A friend of mine’s sister recently went through an ordeal at her work. An ordeal that I am completely opposed to and find a violation of her personal privacy. Let me paint you a picture without giving away any names (simply out of respect for my friend’s young sister). Let’s call the girl Anne.
Anne works for a major pharmacy chain here in Quebec. Recently, that pharmacy decided that, in order to assure themselves that their employees are in fact loyal, they would have them sign a document giving them full access to their Facebook accounts. The purpose: to make sure that they’ve never said anything negative against their employer or the chain itself. Anne realized right away that this was unacceptable. But with her refusal to sign the document came the threat of the loss of her job – the job at which she has worked for years and is putting herself through school with. Eventually, Anne gave in and signed the document, which permitted the brand to violate her privacy and go through whatever part of her Facebook account that they so pleased.
WHAT IS WRONG WITH BRANDS LIKE THIS??
It’s extremely frustrating to me to see this type of violation and, what I class as bullying, being committed in the work place.
Tell me something. Had the employer friended Anne and her fellow colleagues, would s/he not have had the same opportunity to browse through their timelines and look for any ill-intended comments regarding the brand?
A few years back Applebee’s attempted the same sort of scheme. They attempting to have their employees sign an agreement barring them from making negative comments about the workplace on Facebook. The repercussion for not signing this agreement: the loss of their jobs.
Thankfully, due to the National Labor Relations Board, the type of stunt that Applebee’s attempted a few years back would put them at serious liability risk today, since it restricts their employees’ right to free speech. But what about Anne’s unfortunate situation and the bullying she underwent?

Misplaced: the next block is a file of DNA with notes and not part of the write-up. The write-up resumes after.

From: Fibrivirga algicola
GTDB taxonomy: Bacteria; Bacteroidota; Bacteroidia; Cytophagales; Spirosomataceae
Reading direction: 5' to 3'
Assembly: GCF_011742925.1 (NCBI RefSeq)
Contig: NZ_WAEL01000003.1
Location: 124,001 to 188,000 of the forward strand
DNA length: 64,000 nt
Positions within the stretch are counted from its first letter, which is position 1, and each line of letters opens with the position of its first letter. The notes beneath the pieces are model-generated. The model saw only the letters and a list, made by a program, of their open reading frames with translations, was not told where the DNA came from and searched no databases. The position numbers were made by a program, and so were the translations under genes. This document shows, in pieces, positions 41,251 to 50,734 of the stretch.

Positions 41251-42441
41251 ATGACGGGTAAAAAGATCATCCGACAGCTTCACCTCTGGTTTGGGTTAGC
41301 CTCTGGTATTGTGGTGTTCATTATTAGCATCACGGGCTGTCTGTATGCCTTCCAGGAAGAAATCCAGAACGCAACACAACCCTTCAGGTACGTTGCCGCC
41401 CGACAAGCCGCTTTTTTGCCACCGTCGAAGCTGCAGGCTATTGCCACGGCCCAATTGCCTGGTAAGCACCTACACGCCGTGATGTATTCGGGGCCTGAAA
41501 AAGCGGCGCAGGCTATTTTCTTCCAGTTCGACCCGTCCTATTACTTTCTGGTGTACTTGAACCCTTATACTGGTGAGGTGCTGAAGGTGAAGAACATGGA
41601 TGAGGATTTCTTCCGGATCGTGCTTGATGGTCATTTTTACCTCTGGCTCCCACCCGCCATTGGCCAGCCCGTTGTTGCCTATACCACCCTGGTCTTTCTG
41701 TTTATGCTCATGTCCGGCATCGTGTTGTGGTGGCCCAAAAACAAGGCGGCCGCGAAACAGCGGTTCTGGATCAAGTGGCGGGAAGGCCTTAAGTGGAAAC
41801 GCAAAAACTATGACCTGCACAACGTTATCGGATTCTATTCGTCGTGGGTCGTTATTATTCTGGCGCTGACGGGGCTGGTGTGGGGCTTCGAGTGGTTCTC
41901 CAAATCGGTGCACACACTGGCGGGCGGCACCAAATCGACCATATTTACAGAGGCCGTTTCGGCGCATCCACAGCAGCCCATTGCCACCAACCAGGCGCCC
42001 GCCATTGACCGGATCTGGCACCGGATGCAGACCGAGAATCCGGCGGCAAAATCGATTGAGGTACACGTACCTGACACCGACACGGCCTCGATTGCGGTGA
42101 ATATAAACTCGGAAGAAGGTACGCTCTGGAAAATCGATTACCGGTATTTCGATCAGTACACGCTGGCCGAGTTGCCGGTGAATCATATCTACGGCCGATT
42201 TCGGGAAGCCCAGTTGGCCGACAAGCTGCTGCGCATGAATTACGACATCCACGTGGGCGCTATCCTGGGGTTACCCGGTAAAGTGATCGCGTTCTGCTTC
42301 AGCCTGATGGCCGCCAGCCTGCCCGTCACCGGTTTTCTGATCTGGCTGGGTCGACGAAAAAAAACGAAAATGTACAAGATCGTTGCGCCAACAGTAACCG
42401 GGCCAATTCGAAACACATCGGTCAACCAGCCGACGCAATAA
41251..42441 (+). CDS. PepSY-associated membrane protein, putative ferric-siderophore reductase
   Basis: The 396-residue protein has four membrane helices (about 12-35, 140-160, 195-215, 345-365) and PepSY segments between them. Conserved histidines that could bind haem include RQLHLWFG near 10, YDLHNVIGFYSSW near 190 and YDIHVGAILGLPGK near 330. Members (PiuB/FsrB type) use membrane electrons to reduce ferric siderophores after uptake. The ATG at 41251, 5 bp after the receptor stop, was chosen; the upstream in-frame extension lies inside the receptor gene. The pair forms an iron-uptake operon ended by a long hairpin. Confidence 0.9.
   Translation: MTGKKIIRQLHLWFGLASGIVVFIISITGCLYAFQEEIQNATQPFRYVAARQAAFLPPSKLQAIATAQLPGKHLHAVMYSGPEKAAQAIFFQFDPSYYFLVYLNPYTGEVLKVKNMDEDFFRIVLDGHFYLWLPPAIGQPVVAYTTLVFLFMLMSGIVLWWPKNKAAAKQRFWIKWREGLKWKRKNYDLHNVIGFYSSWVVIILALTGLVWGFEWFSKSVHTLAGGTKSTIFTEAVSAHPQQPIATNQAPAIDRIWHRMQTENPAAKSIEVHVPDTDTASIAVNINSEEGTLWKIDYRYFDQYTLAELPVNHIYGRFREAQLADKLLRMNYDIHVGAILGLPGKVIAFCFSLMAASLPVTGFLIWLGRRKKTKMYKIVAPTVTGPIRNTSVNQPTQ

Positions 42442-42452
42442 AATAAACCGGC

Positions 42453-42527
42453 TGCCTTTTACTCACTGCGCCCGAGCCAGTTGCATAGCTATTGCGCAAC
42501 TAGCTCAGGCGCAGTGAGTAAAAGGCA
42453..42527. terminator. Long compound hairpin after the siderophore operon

Here are some valuable take-aways I want to share with you:
If you treat your employees well and with respect, you don’t have to worry about what they’re saying about your brand online
Before this situation took place, Anne had no reason to ever bad-talk her work. She liked her work. But how do you think she feels now that she’s been forced to allow them into her private account? Think about it!
If there is a loose canon within your staff, have a contingency plan to deal with it – if the need arises
Planning and preparing for those loose canons should be a part of your crisis management plan. When it comes to internet defamation, or potential online risk, there are measures to protect your company’s online reputation. But violating your employees rights at privacy and free speech out of shear fear of a potential threat are not the right measures to be taken.
Brush up on your rights
Thanks to the National Labor Relations Board, brands are no longer permitted to have severely strict social media policies that violate their employees’ rights to free speech. Take the time to brush up on these guidelines and rules and make sure that you are not currently in violation of any of them.
The bottom line is quite simple
- Find out what you are and are not allowed to do when it comes to regulating your employees’ actions on social media;
- Treat your employees with respect and humility; and
- Be prepared for all potential risk with a proper crisis management plan
Don’t let your fears get you in trouble or ruin the relationship you’ve worked hard to share with the members of your team. Be prepared for the worse and understand what your rights are.
What do you think and feel about brands who attempt these bullying-type schemes out of fear of social media? Do you agree with me that they are a violation of their employees rights, or do you feel that these precautions are necessary? Share your thoughts with me below!